Mayor Mike McGinn spoke briefly at Youngstown Cultural Arts Center about the Safe Communities Initiative on Sept. 27. The effort brings people who otherwise are sometimes overlooked or not included into the discussion about how to make the community safer and how police can do a better job.
Mayor and Seattle Police promoted 'Safe Communities' Sept. 27
Around 120 people gathered at the Youngstown Cultural Arts Center on Sept. 27 to talk to the Seattle Police Department and each other about how to make the community safer. The meeting was called the SPD as part of their Safe Communities initiative. The crowd was a mixed one with a number of different cultures in attendance, and interpreters asking the speakers to slow down to get the translations done.
Safe Communities is a partnership between the Mayor's Office and the Seattle Police Department (SPD) to implement the community outreach component of subset of SPD's 20/20 initiative (#19). It's modeled on the Youth and Families Initiative, which brought together more than 3,000 people in over 130 community meetings in 2010 and led to the enhanced Families and Education Levy and a refocusing of the way we use City resources to support youth and families in Seattle.
Safe Communities will follow a similar path, bringing residents, police officers and City departments together for small-group conversations about what we need to do to improve safety. Those priorities will then guide the actions the City, SPD, and the neighborhoods will take together to protect public safety.
Mayor Mike McGinn spoke before the group (then left on an impromptu tour of Pigeon Point with community activist Pete Spalding) and said, "When I took office, one of the first initiatives we launched was the Youth and Families initiative. This effort was modeled on that one, in that we want to come out and listen to you (...) The key question we're asking you is what do we need to do to make safe communities?"
Capt. Steve Paulsen, who commands the Southwest Precinct said, "Part of our success as a city and also as a police department is being able to find ways to do better service for our community. We want to listen to how we can do a better job and if we're missing the mark on anything. What can we do better. We're here to listen. What's exciting about this is that we have people we've never seen before."
Paulsen actually had a small news announcement too regarding a shooting that took place at 26th and Brandon recently. "This brought a lot of fear into the neighborhood and this is a neighborhood that doesn't usually call the police. I can tell you tonight, through some good work, we were able to locate the car and did identify one of the suspects."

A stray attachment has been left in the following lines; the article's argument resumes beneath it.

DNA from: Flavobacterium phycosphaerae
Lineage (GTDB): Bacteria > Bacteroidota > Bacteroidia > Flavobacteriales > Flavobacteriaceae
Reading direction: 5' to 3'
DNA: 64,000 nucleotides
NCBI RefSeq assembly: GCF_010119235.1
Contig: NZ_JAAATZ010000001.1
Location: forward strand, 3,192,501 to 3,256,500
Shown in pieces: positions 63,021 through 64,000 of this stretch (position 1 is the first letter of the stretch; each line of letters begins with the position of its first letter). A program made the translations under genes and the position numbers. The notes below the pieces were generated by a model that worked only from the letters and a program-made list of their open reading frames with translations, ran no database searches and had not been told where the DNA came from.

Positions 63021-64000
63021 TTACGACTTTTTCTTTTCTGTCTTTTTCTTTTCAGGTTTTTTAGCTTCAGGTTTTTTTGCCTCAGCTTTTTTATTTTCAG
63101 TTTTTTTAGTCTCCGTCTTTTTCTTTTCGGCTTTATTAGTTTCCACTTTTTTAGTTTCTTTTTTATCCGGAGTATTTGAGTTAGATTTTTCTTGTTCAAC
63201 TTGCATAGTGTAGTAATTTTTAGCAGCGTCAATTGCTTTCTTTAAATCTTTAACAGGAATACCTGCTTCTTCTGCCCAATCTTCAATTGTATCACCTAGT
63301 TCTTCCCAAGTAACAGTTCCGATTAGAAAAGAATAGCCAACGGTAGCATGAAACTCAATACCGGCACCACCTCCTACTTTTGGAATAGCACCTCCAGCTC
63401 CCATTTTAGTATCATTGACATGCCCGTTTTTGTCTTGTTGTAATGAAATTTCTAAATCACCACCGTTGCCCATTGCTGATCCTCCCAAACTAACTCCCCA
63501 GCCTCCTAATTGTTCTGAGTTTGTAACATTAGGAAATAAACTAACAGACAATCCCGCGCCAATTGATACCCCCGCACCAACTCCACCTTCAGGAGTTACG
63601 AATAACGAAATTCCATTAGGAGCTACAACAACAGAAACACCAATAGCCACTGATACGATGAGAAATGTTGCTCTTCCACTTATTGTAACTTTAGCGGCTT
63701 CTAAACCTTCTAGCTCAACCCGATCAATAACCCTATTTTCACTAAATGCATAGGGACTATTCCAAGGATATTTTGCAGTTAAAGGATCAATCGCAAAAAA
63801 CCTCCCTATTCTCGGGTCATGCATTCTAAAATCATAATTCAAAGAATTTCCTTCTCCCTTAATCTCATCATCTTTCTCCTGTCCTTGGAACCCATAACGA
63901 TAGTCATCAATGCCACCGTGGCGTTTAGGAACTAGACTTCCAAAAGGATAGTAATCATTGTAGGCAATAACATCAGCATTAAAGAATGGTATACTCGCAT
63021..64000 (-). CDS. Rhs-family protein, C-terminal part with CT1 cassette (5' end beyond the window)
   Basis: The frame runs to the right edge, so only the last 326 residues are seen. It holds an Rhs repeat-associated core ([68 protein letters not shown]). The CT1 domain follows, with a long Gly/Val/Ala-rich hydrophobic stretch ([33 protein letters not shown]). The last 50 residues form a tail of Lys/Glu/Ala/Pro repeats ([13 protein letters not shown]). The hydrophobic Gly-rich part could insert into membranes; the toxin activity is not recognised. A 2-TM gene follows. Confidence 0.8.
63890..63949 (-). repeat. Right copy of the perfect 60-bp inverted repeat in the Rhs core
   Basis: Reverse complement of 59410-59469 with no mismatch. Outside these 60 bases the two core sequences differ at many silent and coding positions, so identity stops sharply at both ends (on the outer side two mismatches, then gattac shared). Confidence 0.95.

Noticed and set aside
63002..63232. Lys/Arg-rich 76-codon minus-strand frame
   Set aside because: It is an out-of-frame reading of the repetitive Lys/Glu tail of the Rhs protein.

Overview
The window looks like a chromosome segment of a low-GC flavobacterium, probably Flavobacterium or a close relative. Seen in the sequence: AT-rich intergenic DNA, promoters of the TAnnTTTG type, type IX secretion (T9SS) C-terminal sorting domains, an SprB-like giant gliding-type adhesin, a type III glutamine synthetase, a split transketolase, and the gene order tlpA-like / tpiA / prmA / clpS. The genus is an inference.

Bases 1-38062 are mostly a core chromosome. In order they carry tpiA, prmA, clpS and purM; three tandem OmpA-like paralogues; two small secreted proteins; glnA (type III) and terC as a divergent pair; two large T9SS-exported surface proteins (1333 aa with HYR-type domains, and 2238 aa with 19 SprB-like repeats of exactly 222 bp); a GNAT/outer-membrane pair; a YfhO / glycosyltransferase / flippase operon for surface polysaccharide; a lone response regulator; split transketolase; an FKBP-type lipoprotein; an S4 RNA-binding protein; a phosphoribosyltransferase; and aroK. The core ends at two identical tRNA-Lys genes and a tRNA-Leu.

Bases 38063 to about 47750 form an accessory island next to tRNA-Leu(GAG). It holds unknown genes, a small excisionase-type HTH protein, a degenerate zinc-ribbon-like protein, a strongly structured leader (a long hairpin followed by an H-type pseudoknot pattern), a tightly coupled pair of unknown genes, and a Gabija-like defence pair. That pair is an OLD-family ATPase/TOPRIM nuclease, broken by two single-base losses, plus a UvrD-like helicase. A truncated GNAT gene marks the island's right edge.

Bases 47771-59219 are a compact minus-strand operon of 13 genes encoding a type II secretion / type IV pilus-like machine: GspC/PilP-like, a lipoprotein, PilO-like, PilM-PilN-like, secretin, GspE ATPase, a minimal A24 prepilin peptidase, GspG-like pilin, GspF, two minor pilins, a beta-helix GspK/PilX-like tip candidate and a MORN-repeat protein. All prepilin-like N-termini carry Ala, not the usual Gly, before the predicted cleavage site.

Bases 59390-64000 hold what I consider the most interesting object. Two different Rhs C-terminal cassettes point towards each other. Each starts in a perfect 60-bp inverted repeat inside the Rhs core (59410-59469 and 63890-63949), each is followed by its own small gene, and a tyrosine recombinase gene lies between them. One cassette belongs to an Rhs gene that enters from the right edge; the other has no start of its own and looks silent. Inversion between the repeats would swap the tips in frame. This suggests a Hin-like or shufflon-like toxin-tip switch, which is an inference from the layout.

The people broke into small groups and followed an agenda that helped them identify critical issues, then prioritize them, then form questions about them. Delegates were appointed from the tables who will later attend a Precinct Summit where they will work with the SPD to form an Action Plan, intended to address the issues raised at the meeting. The last section of the plan will be a report to the community indicating what will be done and next steps that will be taken.
One list of concerns read:
- Gang related activity
- Infrastructure in neighborhood
- Drug activity
- Burglary and theft
- Public intoxication
- Liquor stores
- Problem rental properties
Harry Bailey, Senior Policy Advisor to the Mayor said, "The objective here is to get people who traditionally haven't had access to the city government and/or the police department and we want to come together to ask them what they think is the right way to serve them. If you noticed today the Mayor brought all the precinct commanders together and we're doing what they call Directed Patrol where they are looking at where crime is happening and they put officers there to address it. We're going to be adjusting it as we go."
If you'd like to see a good overview of the Safe Communities Initiative watch this interview with Mayor McGinn: